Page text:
The Nix fans are in a pitched battle with an opponent who holds almost all of the power and yet matches that with a maturity which makes them seem like an angry kid waving his dads gun around. All the supporters can do is continue to do what they’ve done; invite friends, wear their colours and make some noise. The team have to produce results, but that’s what they have to do anyway. And the two nil win last night showed a side which is capable of some seriously impressive attacking football.

Phoenix time!

What’s this though? Have a word mate.

I’ve caught a few A League games in the last month, and I haven’t seen a player as complete as Bonevacia or instinctive as Krishna in that time. The team are an effective, combative and attacking unit and, really importantly, they respond to the supporters. This isn’t TV. They can hear you at the game. And they appreciate it. As a supporter, that’s part of what it’s all about isn’t?

As we got on the bus a weird and unwelcome thing happened. Manchester United fans started to try and sing United songs, some people at the back gave them stick for it. The atmosphere got tense and weird very quickly, and was eventually defused. None of those involved were Kiwi. All of them were attempting to recreate something, given their ages, from at least twenty years in their past. It looked wrong and it felt wrong. And it was wrong. It put a sour note on the end of a good day.

Because that’s just not how it’s done here. Which means that there is a way things are done here. From the point of view that the Nix should be saved and the game and the supporter culture needs to grow in New Zealand, having the roots of tradition and guidelines already present is a very, very promising sign.

Categories: A-League

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John Palethorpe

John Palethorpe lives in South Auckland which is very far away from Fratton Park and Champion Hill. Having been told there was no football in New Zealand, he was delighted to find that there is.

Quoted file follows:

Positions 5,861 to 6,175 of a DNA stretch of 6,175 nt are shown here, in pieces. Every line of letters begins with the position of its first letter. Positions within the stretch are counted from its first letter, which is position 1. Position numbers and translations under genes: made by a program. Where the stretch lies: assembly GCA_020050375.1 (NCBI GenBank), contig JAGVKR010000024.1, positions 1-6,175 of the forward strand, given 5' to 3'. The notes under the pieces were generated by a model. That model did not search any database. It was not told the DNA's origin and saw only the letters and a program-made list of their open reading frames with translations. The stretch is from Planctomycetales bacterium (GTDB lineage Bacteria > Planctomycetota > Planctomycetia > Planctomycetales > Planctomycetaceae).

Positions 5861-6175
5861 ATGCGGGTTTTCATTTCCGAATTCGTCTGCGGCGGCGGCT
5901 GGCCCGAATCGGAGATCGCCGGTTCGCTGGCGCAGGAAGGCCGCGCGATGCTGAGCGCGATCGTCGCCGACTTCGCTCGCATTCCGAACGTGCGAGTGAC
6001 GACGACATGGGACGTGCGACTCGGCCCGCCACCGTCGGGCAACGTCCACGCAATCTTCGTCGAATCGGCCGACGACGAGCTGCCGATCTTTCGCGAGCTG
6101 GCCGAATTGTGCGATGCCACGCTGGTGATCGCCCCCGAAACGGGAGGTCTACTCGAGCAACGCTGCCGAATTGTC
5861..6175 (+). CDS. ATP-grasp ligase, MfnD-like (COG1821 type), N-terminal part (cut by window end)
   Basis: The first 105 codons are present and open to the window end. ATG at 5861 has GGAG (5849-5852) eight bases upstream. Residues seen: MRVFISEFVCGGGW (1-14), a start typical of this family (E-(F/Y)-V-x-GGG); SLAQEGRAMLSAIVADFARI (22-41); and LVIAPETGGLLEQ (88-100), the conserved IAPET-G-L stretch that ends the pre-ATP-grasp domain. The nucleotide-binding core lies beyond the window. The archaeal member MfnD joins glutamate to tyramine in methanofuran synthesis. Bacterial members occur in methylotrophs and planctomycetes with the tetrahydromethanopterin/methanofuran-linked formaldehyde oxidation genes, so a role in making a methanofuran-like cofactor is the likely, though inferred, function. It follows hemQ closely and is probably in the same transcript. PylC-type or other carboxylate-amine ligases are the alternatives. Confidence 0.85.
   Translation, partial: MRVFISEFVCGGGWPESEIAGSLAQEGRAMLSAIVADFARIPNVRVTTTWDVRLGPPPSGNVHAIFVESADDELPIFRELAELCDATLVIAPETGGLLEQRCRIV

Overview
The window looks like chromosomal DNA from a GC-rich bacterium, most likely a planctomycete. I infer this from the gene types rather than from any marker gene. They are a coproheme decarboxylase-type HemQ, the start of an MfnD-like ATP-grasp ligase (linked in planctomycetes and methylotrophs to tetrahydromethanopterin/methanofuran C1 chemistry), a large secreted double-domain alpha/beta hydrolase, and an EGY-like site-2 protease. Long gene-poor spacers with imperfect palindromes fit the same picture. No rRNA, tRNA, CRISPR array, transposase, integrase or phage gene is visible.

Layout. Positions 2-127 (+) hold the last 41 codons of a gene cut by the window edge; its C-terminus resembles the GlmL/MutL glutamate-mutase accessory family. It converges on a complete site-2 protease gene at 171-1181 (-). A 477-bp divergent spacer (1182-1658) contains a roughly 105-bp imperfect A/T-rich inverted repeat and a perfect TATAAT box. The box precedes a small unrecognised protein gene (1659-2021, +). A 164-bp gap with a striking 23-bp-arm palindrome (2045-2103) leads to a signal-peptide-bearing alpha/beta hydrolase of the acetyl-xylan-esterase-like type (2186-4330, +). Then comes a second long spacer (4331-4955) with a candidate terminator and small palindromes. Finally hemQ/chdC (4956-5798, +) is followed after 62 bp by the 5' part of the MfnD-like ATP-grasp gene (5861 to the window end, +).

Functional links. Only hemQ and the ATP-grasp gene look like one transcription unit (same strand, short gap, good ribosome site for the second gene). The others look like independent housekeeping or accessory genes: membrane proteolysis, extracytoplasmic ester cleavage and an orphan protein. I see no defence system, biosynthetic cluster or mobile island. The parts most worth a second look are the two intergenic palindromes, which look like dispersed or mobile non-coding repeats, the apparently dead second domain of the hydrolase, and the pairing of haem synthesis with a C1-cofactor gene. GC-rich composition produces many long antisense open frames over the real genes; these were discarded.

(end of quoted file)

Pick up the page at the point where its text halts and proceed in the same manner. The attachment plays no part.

4 replies

  1. I’ve attended Kiwitea Street off and on over the past 8 or so years (except for one season when I was living in South Sudan), despite being a former Lilywhite! On any given matchday I rub shoulders with people who have regularly attended Phoenix games in the past, people who currently regularly attend Phoenix games, and people who don’t attend Phoenix games at all. In this regard Kiwitea is no different to any football ground in New Zealand. Accordingly I dont see why John needed to give so much prominence to this issue in the article – it’s just peculiar, especially when he’s supposed to be writing an article about a Phoenix match. Maybe John needs to step back and gain a better understanding of NZ football before embarking on his NZ football writing crusade. I would suggest that 6 seconds as a New Zealand football supporter ain’t sufficient. I too was at Albany on the weekend. I didn’t know you could buy green sand.

    1. If you’d like a match report, I’d check the news Pete. My tongue in cheek beginning was based on my obvious pro City bias and the recent history of antagonism between some supporters – who also read this blog.

      As me ‘supposed to be writing about the Phoenix’, I did. I talked about their supporters, the problems they face and some of the weird issues surrounding spectating in Auckland, particularly the oversized grounds. But when it comes to me writing, there’s no supposed to involved, what I write about is what I write.

      Thanks for your feedback though!